45 Then he goes and takes with him seven other spirits more wicked than himself, and they enter and dwell there; and the last state of that man is worse than the first. So shall it also be with this wicked generation.” 

46 While He was still talking to the multitudes, behold, His mother and brothers stood outside, seeking to speak with Him. 

47 Then one said to Him, “Look, Your mother and Your brothers are standing outside, seeking to speak with You.” 

48 But He answered and said to the one who told Him, “Who is My mother and who are My brothers?” 

49 And He stretched out His hand toward His disciples and said, “Here are My mother and My brothers! 

50 For whoever does the will of My Father in heaven is My brother and sister and mother.” 

Jesus Words to Break Free from Codependency

Mark 12:30-31 (NKJV) 

30 And you shall love the Lord your God with all your heart, with all your soul, with all your mind, and with all your strength.’ This is the first commandment. 

31 And the second, like it, is this: ‘You shall love your neighbor as yourself.’ There is no other commandment greater than these.” 

Eli’s Codependency as a Parent

1 Samuel 2:22-36 (NKJV) 

22 Now Eli was very old; and he heard everything his sons did to all Israel, and how they lay with the women who assembled at the door of the tabernacle of meeting. 

23 So he said to them, “Why do you do such things? For I hear of your evil dealings from all the people.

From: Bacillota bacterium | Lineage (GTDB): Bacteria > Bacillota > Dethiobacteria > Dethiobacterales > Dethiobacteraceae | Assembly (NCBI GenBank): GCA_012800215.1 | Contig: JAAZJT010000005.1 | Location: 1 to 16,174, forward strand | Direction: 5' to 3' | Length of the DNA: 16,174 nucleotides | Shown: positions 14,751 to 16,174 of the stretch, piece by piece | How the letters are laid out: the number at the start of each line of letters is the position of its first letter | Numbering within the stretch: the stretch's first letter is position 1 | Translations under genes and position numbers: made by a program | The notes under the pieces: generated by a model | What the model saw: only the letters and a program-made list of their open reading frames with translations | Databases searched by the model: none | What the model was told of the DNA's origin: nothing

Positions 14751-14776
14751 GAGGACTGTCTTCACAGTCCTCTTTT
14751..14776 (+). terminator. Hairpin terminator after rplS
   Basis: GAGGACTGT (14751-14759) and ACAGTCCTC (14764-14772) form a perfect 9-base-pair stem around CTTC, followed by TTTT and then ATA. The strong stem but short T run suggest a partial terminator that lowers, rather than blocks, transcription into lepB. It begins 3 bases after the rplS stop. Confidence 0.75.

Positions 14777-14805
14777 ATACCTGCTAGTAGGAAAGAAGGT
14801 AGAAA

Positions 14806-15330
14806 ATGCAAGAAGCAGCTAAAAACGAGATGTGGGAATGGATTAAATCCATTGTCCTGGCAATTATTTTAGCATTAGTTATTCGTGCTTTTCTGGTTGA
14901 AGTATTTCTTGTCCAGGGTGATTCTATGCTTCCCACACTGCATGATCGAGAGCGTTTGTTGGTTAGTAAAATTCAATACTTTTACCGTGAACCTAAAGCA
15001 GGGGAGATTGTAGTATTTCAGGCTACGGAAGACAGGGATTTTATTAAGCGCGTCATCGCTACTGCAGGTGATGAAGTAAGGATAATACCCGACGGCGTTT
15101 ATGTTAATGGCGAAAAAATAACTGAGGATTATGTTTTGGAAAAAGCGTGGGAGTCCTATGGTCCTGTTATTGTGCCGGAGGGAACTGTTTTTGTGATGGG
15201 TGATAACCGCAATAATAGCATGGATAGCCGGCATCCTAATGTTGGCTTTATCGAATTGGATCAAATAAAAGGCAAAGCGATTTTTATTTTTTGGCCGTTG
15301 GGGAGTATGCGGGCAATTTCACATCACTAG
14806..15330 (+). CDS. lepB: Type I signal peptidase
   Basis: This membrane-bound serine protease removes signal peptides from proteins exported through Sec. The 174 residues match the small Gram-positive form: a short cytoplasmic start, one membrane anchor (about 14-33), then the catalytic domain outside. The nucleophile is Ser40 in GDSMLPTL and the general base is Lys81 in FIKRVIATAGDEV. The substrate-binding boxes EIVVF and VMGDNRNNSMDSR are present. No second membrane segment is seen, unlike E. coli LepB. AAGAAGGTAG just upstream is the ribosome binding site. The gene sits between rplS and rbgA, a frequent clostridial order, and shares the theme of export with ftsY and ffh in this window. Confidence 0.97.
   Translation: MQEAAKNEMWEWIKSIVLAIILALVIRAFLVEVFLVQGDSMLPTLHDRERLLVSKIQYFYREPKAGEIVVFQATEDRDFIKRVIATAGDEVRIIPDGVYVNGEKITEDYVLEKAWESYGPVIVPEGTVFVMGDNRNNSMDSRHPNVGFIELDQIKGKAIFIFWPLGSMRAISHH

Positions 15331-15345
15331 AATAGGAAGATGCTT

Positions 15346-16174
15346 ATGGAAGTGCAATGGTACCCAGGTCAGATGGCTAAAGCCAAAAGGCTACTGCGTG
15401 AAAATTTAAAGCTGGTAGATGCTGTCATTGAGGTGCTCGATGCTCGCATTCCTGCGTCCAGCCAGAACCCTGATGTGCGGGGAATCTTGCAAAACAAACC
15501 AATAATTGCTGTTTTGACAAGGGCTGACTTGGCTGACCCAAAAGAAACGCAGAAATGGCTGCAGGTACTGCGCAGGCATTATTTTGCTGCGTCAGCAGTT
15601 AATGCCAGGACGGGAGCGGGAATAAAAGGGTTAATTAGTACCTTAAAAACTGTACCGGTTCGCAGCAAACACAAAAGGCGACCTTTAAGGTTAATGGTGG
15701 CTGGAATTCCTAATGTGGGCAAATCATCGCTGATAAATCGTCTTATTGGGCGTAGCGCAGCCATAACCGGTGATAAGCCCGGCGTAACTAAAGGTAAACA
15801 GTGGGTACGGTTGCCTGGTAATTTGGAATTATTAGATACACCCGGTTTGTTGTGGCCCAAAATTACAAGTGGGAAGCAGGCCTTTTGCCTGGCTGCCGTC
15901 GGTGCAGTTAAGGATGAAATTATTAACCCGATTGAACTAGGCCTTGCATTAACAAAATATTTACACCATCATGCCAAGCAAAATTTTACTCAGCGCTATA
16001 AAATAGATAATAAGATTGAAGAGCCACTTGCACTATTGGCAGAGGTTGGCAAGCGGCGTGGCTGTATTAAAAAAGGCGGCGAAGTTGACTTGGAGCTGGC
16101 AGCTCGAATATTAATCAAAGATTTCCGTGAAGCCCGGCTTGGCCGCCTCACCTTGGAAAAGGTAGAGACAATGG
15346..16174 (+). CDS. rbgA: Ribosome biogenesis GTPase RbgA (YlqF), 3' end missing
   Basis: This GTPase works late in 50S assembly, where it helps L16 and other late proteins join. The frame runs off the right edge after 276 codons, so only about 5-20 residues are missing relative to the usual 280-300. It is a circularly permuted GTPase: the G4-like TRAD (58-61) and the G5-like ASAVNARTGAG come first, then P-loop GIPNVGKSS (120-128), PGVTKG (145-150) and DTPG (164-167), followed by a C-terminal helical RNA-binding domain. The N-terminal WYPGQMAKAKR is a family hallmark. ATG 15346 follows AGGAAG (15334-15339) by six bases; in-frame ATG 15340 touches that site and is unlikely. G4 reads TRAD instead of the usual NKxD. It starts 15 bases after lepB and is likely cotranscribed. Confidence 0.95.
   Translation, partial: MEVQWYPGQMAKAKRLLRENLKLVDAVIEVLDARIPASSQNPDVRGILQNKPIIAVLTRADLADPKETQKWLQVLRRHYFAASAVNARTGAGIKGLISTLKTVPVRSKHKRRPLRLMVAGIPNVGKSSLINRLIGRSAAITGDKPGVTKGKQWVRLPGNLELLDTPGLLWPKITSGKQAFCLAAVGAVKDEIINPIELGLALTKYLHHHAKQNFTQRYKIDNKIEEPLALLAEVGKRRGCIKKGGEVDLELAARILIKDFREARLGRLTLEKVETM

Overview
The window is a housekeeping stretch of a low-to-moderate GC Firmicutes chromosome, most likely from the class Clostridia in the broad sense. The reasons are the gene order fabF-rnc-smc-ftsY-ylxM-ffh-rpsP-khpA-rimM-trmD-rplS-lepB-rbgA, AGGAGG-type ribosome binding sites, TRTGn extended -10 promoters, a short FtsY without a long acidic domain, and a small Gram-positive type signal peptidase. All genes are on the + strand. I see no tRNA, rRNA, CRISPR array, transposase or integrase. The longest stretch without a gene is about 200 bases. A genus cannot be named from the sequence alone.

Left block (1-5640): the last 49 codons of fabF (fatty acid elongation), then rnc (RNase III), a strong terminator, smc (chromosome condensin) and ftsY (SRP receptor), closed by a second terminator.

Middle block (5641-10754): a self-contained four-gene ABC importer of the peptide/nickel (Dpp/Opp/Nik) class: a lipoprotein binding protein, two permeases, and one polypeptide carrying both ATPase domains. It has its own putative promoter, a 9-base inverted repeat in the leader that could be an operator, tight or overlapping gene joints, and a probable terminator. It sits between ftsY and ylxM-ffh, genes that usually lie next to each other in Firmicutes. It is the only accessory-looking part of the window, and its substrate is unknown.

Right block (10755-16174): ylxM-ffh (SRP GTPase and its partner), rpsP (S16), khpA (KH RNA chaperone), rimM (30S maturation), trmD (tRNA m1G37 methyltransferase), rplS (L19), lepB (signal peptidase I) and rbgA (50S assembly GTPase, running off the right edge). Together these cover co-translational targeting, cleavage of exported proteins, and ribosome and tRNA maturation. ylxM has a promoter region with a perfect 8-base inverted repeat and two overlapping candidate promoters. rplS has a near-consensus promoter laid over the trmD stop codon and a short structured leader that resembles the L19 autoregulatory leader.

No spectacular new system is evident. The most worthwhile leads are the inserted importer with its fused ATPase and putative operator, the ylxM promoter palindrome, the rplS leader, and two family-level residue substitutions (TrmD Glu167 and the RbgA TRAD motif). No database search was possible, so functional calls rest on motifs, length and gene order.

24 No, my sons! For it is not a good report that I hear. You make the Lord’s people transgress. 

27 Then a man of God came to Eli and said to him, “Thus says the Lord: ‘Did I not clearly reveal Myself to the house of your father when they were in Egypt in Pharaoh’s house? 

29 Why do you kick at My sacrifice and My offering which I have commanded in My dwelling place, and honor your sons more than Me, to make yourselves fat with the best of all the offerings of Israel My people?’ 

30 Therefore the Lord God of Israel says: ‘I said indeed that your house and the house of your father would walk before Me forever.’ But now the Lord says: ‘Far be it from Me; for those who honor Me I will honor, and those who despise Me shall be lightly esteemed. 

Christians and Enabling

Quite often, Christians can say they are operating in grace and love, but can also be enabling . . . 

Beware of calling something “love” and “grace” if you have a pattern of people pleasing or false responsibility. 

Defined: reacting to a person in such a way to shield him or her from experiencing the full impact of the harmful consequences of behavior. Enabling behavior differs from helping in that it permits or allows the person to be irresponsible. (From Celebrate Recovery

How to Heal from Codependency: 

  1. Be willing to see it in your life.
  2. Take a shame-free journey of discovering what areas of your childhood influenced these behavior patterns.
  3. Get in touch with the hurt, emptiness and brokenness that fueled codependency, how you see yourself and how you see your world.
  4. Learn what true love is. Especially in the way you have not been shown.
  5. Begin to pay attention to the health of your heart in a healthy and compassionate way.
  6. Ask yourself the question, “What is it that I really want?”
  7. Find consistent, mature help.
  8. Practice new boundaries out of love and respect for yourself.
  9. Let go of the addictive compulsion to control, fix or save anyone.
  10. Get to know who you are apart from being codependent with another person. Get to know who you are apart from the codependent roles you had. 

Recommended Mark DeJesus Resources: 

Other Books: